What are the Traits of an Addictive Personality?
When people talk about ‘addictive personality’, they are referring to the concept that there is one type of personality that makes individuals more prone to addiction.
It is the idea that these people become obsessive easily and struggle to handle moderation in the same way that the average person can.
However, it is not true that there is one type of personality that leads to addiction. There are many different potential causes of addiction, and while your personality type may influence your substance use, it does not completely determine it.
Traits of Addictive Personality
People of all different personality types can fall victim to addiction. However, there are certain personality traits that are more associated with addictive behaviours, and this may be how the idea of one ‘addictive personality’ was popularised.
Some examples of traits of an ‘addictive personality’, that have been linked to addiction, are:
- Being obsessive
- Being adventurous
- Being impulsive
- Having mood swings
- Being irresponsible
- Taking risks
- Being apathetic
- Being manipulative
- Being selfish
- Struggling with self-regulation
- Being very cautious
Why Do Addictive Personality Traits Increase the Likelihood of Addiction?
Let’s explore some addictive personality traits and explain why they make people more likely to suffer from addiction.
When people are obsessive, they struggle to try new things without making the new thing a central focus in their life. This means that when they use substances, they may be unable to do this just once or rarely, and they may jump straight into regular use.
Using substances frequently increases the chances of an addiction developing.
Furthermore, they are more likely to take higher doses of the substance for the same reasons, and this is another thing that can lead to addiction, as the body adapts to the high dose it is receiving, and keeps craving more.
People who are naturally adventurous are much more likely to seek out substances than other people, as they are excited by new experiences, and they may have less fear surrounding what could go wrong.
What’s more, adventurous people may not experience dopamine in the same way as a non-adventurous person. This means they may have to seek out more thrilling experiences to get the same level of dopamine, so using illegal substances may be high up on their list of dopamine hits.
3. Lack of self-regulation
People who have trouble self-regulating are more likely to suffer from addiction, as they will find it hard to regulate their emotions when they are going through difficult times, which could cause them to try to self-medicate with substances.
The lack of self-regulation may also make it harder for them to make sensible choices when it comes to using drugs. They are more likely to act impulsively and engage in risky behaviours as a result of their lack of self-regulation.
4. Being very cautious
It may seem bizarre that an overly cautious person could end up with a substance use issue, as we usually associate this problem with people who are too care-free.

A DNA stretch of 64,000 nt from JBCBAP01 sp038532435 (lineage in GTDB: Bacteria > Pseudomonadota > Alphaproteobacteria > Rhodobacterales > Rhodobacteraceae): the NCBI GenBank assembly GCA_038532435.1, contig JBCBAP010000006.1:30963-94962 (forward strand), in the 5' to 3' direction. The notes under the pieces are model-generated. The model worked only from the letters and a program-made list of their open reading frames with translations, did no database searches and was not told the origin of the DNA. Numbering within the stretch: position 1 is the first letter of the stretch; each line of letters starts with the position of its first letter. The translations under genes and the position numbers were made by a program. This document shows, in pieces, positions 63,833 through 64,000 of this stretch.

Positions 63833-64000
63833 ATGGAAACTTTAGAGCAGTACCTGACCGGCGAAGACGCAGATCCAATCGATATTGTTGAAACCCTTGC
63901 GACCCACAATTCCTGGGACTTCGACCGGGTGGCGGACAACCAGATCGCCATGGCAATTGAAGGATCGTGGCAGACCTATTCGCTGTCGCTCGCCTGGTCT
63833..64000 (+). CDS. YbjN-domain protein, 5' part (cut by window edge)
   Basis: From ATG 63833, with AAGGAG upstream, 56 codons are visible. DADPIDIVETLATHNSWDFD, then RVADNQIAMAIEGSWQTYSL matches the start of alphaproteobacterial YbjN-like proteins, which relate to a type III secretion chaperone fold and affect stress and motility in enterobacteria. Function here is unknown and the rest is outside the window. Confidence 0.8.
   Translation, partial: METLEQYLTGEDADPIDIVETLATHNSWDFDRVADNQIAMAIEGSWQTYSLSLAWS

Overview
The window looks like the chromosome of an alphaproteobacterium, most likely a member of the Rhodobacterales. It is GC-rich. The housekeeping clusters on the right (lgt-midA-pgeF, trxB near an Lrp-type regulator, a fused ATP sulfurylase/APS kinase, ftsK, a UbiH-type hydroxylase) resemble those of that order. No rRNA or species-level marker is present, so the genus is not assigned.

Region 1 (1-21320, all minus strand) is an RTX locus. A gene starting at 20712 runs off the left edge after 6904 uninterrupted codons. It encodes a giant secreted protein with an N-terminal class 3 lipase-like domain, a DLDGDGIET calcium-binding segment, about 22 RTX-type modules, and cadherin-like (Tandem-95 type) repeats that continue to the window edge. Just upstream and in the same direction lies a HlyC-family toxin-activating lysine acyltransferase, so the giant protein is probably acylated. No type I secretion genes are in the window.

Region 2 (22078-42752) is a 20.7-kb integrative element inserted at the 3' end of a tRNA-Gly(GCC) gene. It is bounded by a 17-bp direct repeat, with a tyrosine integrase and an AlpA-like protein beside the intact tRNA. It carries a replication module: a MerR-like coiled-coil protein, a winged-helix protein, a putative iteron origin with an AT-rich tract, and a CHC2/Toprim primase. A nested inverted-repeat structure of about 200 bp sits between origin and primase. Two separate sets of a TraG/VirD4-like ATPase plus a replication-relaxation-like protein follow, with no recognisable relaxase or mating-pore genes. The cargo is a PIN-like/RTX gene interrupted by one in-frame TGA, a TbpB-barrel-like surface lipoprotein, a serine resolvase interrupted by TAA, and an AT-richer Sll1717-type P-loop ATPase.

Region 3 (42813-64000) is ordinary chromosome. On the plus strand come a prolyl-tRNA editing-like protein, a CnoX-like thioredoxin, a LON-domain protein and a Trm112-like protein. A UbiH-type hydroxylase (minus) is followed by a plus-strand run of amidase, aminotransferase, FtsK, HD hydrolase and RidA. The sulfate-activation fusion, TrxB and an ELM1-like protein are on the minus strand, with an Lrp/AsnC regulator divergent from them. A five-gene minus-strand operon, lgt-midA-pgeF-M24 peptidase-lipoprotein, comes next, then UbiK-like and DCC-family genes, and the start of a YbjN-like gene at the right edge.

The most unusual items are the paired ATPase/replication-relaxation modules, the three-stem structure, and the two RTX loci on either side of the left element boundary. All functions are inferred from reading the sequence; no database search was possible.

However, it is possible for an overly cautious person to be more at risk of developing an addiction, as they are likely to be suffering with loneliness or anxiety.
If they discover substances, they may become addicted to the relaxed feeling they get when they are under the influence, and the confidence they are given.
5. Being apathetic
If someone is apathetic, they are less likely to consider the dangers of addiction, both for themselves and their family.
Many people are deterred from drug use as they fear the dangerous symptoms, they are concerned about the effects on one’s mental health, and they would not want to put themselves in harm’s way and make their loved ones worried.
However, if someone is apathetic, this will not concern them, and therefore they are more likely to get involved with risky substance use, including high doses, bingeing, and using on a daily basis. All of these factors increase the risk of addiction.
That being said, we do not want you to think that all victims of addiction are apathetic.
Addiction is a disease, and while users may sometimes prioritise drugs over their loved ones and their responsibilities, this is a symptom of severe addiction, and it is usually not a reflection of their personality or their level of care for those around them.
Myths About Addictive Personality
The idea of an addictive personality is a myth in itself, but here are some specific myths about addictive personality that you may have heard:
1. Only people with addictive personality traits will develop an addiction
Though it is more likely for impulsive, apathetic risk-takers to develop an addiction, if there are no other factors increasing their sensitivity to addiction, they may never experience problems.
Similarly, someone who is sensible, guarded, and empathetic could end up developing a substance use problem. This is because there are many factors influencing someone’s likelihood to develop an addiction, including trauma and genetics.
2. People with an addictive personality cannot recover from addiction
One harmful myth that comes from the addictive personality theory is that people with this personality type cannot recover from addiction.
If they are already likely to be irresponsible and obsessive, it is believed that they will struggle to develop the maturity needed to get sober.
However, this is a myth because anyone can get sober. It is true that it is harder for some than others, but there are many factors influencing this, not just personality type.
For example, it is harder for people to recover when they don’t have a strong support network, they have used drugs for many years, and they suffer from poor mental health.
What’s more, there is no final stage of recovery, as addiction is not something anyone can completely heal from and move away from. Instead, they will have to put in work to stay sober, and this applies to people with and without addictive personality traits.